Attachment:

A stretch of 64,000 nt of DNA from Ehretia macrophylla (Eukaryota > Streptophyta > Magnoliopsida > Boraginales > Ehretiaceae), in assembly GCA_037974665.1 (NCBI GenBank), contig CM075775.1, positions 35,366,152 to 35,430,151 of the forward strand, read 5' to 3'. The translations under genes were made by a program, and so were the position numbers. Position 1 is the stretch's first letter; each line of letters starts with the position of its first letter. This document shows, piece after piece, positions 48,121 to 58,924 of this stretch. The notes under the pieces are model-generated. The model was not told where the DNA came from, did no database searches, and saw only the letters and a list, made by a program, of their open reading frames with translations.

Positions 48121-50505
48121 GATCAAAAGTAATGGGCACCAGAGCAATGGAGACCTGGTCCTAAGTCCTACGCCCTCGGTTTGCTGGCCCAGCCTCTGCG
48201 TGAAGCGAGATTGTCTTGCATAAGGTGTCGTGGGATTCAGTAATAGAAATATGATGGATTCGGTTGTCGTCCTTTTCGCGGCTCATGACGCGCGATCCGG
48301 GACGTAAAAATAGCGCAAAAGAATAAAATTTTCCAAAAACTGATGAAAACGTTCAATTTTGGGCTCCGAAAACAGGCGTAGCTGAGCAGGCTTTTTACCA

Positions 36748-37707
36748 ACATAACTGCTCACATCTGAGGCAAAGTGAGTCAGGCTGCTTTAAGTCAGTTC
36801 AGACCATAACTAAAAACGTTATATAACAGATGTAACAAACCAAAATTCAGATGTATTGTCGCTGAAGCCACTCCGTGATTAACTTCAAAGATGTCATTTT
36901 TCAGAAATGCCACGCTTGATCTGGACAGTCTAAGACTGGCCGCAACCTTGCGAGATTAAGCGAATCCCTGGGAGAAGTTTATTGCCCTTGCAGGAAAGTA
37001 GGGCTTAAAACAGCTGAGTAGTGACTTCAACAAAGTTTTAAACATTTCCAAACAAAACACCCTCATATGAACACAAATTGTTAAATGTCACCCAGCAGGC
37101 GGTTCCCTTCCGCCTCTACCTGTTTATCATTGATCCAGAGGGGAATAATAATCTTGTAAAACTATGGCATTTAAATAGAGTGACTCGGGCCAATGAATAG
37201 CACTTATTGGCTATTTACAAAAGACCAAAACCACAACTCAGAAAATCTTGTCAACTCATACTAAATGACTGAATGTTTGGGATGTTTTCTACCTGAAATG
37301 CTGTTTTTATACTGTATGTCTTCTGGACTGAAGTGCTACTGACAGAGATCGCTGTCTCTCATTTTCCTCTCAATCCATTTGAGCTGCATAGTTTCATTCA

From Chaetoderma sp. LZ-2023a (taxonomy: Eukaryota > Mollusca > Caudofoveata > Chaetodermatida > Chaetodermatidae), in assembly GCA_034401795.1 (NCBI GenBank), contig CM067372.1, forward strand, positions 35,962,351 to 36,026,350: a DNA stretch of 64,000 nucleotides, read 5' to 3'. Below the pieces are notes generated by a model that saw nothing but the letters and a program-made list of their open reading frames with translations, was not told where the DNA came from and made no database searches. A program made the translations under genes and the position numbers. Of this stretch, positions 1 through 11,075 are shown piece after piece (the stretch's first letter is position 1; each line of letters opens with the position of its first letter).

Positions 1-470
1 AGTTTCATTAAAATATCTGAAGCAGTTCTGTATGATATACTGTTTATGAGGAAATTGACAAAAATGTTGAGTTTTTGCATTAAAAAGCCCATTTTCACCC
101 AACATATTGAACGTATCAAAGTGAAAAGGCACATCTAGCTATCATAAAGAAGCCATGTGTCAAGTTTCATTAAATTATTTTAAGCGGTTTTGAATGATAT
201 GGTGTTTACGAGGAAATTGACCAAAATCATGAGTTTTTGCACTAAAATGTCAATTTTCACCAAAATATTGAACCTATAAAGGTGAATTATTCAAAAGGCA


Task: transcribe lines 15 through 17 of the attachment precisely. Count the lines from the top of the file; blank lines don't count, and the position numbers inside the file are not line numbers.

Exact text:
Positions 1-470
1 AGTTTCATTAAAATATCTGAAGCAGTTCTGTATGATATACTGTTTATGAGGAAATTGACAAAAATGTTGAGTTTTTGCATTAAAAAGCCCATTTTCACCC
101 AACATATTGAACGTATCAAAGTGAAAAGGCACATCTAGCTATCATAAAGAAGCCATGTGTCAAGTTTCATTAAATTATTTTAAGCGGTTTTGAATGATAT